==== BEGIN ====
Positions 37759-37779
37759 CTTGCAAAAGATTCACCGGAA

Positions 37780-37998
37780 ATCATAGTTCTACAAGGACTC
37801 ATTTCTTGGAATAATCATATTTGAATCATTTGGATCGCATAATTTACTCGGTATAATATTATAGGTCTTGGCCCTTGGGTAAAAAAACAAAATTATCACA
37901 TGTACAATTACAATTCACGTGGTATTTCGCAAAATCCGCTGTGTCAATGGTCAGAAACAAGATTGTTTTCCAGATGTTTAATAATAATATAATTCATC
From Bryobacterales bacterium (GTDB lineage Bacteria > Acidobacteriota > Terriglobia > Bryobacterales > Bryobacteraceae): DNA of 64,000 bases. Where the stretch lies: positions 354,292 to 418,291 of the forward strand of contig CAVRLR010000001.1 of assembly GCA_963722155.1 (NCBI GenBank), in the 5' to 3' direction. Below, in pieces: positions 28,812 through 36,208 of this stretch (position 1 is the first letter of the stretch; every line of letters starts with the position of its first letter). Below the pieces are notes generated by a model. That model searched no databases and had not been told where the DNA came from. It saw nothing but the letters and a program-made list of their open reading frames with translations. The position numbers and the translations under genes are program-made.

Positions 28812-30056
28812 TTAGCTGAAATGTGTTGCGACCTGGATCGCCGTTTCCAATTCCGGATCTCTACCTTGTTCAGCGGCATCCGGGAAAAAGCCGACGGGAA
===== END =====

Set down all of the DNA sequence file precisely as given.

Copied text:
Positions 37759-37779
37759 CTTGCAAAAGATTCACCGGAA

Positions 37780-37998
37780 ATCATAGTTCTACAAGGACTC
37801 ATTTCTTGGAATAATCATATTTGAATCATTTGGATCGCATAATTTACTCGGTATAATATTATAGGTCTTGGCCCTTGGGTAAAAAAACAAAATTATCACA
37901 TGTACAATTACAATTCACGTGGTATTTCGCAAAATCCGCTGTGTCAATGGTCAGAAACAAGATTGTTTTCCAGATGTTTAATAATAATATAATTCATC
From Bryobacterales bacterium (GTDB lineage Bacteria > Acidobacteriota > Terriglobia > Bryobacterales > Bryobacteraceae): DNA of 64,000 bases. Where the stretch lies: positions 354,292 to 418,291 of the forward strand of contig CAVRLR010000001.1 of assembly GCA_963722155.1 (NCBI GenBank), in the 5' to 3' direction. Below, in pieces: positions 28,812 through 36,208 of this stretch (position 1 is the first letter of the stretch; every line of letters starts with the position of its first letter). Below the pieces are notes generated by a model. That model searched no databases and had not been told where the DNA came from. It saw nothing but the letters and a program-made list of their open reading frames with translations. The position numbers and the translations under genes are program-made.

Positions 28812-30056
28812 TTAGCTGAAATGTGTTGCGACCTGGATCGCCGTTTCCAATTCCGGATCTCTACCTTGTTCAGCGGCATCCGGGAAAAAGCCGACGGGAA